Ifan Morgan Jones
I read with great interest the views of Nathan Abrams on nationalism, and believe his contribution was a particularly valuable one.
It can be very difficult for those who have grown up in a linguistic and cultural tradition, such as myself, to understand the point of view of those who haven’t.
In many ways, Nathan represents the exact sort of person that the Welsh national movement needs to win over.
He has made the effort to learn Welsh (and despite his modesty I can confirm that he speaks it very well)! However, he has understandable reservations about associating himself with Welsh nationalism.
Part of the problem here is that ‘nationalist’ is now used as an insult. That is, it’s used exclusively to describe the ‘bad’ in nationalism but not the good.
Nathan Abrams himself noted that he has ‘no objection to Welsh independence’, making him more of a nationalist than many in Plaid Cymru itself!
It’s just that, because his nationalism is benign he does not recognise the term ‘nationalism’ as applying to him.
‘Nationalism’ is neither inherently good nor bad. It depends entirely on what kind of feelings it arouses and the motivations of those who would seek to arouse them.
Nationalism can create a sense of belonging that brings people together as a community that together strives towards a common goal that they could not achieve as individuals.
Nationalism can also preserve languages and cultures. All languages that hope to survive in our globalised world need state backing and we, therefore, need a variety of different nation-states to preserve that linguistic diversity and the cultures associated with them.
Finally, nationalism can emancipate a community of people from a nation-state that is undemocratic and/or treats them unfairly.
Yes, there is also a bad side to nationalism, and we are once again at one of those junctures in history when we have become acutely aware of that.
The bad of nationalism is that it’s impossible to have an ‘us’ without also a ‘them’. Some nationalisms can also, by force, seek to integrate a ‘them’ into an ‘us’.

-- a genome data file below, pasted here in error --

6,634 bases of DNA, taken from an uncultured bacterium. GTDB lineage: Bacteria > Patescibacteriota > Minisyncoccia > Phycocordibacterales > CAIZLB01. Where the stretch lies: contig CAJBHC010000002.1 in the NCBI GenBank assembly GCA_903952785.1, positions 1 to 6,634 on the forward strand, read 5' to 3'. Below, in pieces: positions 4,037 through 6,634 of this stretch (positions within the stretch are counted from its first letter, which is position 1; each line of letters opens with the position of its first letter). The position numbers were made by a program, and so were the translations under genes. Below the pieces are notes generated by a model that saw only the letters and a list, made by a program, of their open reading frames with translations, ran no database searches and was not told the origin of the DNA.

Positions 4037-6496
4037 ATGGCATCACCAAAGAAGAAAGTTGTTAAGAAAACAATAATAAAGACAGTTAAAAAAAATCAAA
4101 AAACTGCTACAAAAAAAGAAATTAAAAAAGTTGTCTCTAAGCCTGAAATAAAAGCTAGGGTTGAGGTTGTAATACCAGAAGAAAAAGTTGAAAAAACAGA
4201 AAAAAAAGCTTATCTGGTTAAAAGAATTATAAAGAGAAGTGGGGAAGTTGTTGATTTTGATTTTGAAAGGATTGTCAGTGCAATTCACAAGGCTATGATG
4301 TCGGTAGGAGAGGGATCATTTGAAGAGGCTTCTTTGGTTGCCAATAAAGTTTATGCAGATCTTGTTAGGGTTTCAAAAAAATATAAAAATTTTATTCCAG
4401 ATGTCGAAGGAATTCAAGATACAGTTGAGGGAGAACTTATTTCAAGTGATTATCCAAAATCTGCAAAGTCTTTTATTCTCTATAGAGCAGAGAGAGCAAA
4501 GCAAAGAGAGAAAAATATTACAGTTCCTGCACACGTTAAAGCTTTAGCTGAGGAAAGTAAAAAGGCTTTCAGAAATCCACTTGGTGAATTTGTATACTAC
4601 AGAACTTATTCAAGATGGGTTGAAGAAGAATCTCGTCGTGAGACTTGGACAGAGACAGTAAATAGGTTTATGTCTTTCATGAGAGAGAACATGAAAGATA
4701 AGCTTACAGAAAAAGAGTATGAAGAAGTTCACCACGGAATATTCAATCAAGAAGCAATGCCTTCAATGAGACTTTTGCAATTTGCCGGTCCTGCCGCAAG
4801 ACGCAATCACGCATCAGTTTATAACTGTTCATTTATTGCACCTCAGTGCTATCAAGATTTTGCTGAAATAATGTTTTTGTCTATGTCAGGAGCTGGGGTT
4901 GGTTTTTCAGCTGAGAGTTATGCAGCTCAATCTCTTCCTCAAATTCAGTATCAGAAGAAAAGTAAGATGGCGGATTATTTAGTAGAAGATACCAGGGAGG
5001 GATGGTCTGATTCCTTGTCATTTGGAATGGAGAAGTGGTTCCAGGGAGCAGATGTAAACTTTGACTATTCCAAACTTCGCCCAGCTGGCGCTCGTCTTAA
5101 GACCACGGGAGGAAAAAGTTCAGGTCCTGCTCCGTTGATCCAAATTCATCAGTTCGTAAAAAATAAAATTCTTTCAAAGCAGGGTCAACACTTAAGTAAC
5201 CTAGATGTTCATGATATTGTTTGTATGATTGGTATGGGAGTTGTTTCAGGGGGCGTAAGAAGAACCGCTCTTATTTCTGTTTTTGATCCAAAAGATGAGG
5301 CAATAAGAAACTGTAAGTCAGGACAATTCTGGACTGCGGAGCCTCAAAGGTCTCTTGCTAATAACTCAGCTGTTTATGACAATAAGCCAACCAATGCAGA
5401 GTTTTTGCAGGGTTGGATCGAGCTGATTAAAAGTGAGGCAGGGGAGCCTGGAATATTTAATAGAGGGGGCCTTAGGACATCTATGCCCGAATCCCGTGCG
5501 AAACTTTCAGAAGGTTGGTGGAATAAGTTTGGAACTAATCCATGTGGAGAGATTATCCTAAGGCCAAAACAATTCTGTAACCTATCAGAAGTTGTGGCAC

Nationalism can also be exploited by some who, rather than putting the emphasis on what is good about ‘us’ puts the emphasis instead on what is bad about ‘them’.
I do not believe that Welsh nationalism falls into the latter category. The difference between this nationalism and say, the xenophobic nationalism so prevalent in Britain and America at the moment, is that it does not seek to claim that ‘we’ are better than ‘them’.
What Welsh nationalism claims is that ‘we’ are equal to ‘them’ and therefore have an equal right to our own language, culture and a democracy that represents our views and interests.
Neither does it seek to impose ‘our’ culture, language or way of life on any other countries. It recognises and appreciates cultural diversity.
It is, therefore, a defensive rather than aggressive nationalism. We do not seek expansion or empire, but rather to resist the nationalisms of others whose cultural and linguistic expansion would seek to snuff us out.
The truth is that we live in a world of nation-states. No one has been able to come up with a good alternative to this arrangement.
It is, to paraphrase Winston Churchill’s view on democracy, the worst system apart from all the others.
It’s therefore impossible to ‘opt out’ of nationalism. Supporting the status quo of the preservation of your nation-state is just as nationalist as supporting a change.
Rejecting Welsh nationalism means a tacic approval of British nationalism, which has for centuries actively sought to delete all cultural and linguistic variety within its borders and promoted a centralised system of democracy that does not serve the best interest of its peripheral regions.
Nathan’s other complaint is that nationalism is ‘backwards looking’. Well yes, it is, but aren’t we all? We all look backwards to understand how best to tackle the present and the future.
Welsh, British, Jewish – these are all cultural constructs with their roots in the past. If we began every day with a blank slate none of these identities would make any sense.
But nationalism is also ever changing. It’s in a constant process of re-evaluating the past and choosing what lessons need to be learnt, and what practices and tradition we maintain and what we throw away.
We need to become more welcoming and tolerant of each other. But that doesn’t mean throwing the baby out with the bath-water.
We can tolerate each other without becoming culturally exactly alike, because a world where we’re all alike would be very dull indeed. One of the best things about working at a University is working with people like Nathan who are from different cultural traditions.
- Using nationalism to preserve or fighting for cultural and linguistic variety is a good thing when a larger nation-state would seek to eradicate that diversity.
- Using nationalism to preserve or fight for the democratic freedom of a nation is also a good thing when the larger nation-state that would seek to integrate them is not wholly democratic or would use its greater size to marginalise their democratic wishes.
These are things I believe that Welsh nationalism does, and in my opinion that far outweighs any evil in nationalism.
Which is why I’m proud to call myself a Welsh nationalist, and I think Nathan should be too!